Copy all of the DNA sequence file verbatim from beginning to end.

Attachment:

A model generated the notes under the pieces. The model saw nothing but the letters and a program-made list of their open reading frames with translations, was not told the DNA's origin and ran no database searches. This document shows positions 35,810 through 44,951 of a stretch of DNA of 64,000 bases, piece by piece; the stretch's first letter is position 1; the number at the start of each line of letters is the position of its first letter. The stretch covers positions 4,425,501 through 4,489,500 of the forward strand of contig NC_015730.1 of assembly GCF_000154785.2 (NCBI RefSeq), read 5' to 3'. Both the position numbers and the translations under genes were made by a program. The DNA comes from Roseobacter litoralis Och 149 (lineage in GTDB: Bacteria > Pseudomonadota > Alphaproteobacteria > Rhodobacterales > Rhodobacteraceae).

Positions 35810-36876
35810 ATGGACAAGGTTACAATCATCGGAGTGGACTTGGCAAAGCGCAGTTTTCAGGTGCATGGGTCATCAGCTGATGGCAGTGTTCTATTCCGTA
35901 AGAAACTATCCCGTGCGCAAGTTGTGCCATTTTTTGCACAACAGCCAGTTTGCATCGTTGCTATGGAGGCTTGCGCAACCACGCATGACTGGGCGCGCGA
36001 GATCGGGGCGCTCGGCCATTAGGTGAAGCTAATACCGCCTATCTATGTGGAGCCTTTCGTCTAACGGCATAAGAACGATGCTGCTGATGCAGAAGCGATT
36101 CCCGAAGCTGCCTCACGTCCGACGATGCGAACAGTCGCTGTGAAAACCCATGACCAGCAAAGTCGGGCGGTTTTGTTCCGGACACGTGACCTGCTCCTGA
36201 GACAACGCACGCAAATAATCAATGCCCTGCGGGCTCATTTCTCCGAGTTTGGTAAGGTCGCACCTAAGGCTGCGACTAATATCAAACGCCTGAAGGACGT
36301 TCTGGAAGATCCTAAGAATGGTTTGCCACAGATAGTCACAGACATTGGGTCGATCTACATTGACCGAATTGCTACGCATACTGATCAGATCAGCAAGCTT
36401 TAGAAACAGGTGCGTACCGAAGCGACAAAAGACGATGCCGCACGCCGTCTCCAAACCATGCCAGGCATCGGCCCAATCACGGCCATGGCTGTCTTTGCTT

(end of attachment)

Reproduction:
A model generated the notes under the pieces. The model saw nothing but the letters and a program-made list of their open reading frames with translations, was not told the DNA's origin and ran no database searches. This document shows positions 35,810 through 44,951 of a stretch of DNA of 64,000 bases, piece by piece; the stretch's first letter is position 1; the number at the start of each line of letters is the position of its first letter. The stretch covers positions 4,425,501 through 4,489,500 of the forward strand of contig NC_015730.1 of assembly GCF_000154785.2 (NCBI RefSeq), read 5' to 3'. Both the position numbers and the translations under genes were made by a program. The DNA comes from Roseobacter litoralis Och 149 (lineage in GTDB: Bacteria > Pseudomonadota > Alphaproteobacteria > Rhodobacterales > Rhodobacteraceae).

Positions 35810-36876
35810 ATGGACAAGGTTACAATCATCGGAGTGGACTTGGCAAAGCGCAGTTTTCAGGTGCATGGGTCATCAGCTGATGGCAGTGTTCTATTCCGTA
35901 AGAAACTATCCCGTGCGCAAGTTGTGCCATTTTTTGCACAACAGCCAGTTTGCATCGTTGCTATGGAGGCTTGCGCAACCACGCATGACTGGGCGCGCGA
36001 GATCGGGGCGCTCGGCCATTAGGTGAAGCTAATACCGCCTATCTATGTGGAGCCTTTCGTCTAACGGCATAAGAACGATGCTGCTGATGCAGAAGCGATT
36101 CCCGAAGCTGCCTCACGTCCGACGATGCGAACAGTCGCTGTGAAAACCCATGACCAGCAAAGTCGGGCGGTTTTGTTCCGGACACGTGACCTGCTCCTGA
36201 GACAACGCACGCAAATAATCAATGCCCTGCGGGCTCATTTCTCCGAGTTTGGTAAGGTCGCACCTAAGGCTGCGACTAATATCAAACGCCTGAAGGACGT
36301 TCTGGAAGATCCTAAGAATGGTTTGCCACAGATAGTCACAGACATTGGGTCGATCTACATTGACCGAATTGCTACGCATACTGATCAGATCAGCAAGCTT
36401 TAGAAACAGGTGCGTACCGAAGCGACAAAAGACGATGCCGCACGCCGTCTCCAAACCATGCCAGGCATCGGCCCAATCACGGCCATGGCTGTCTTTGCTT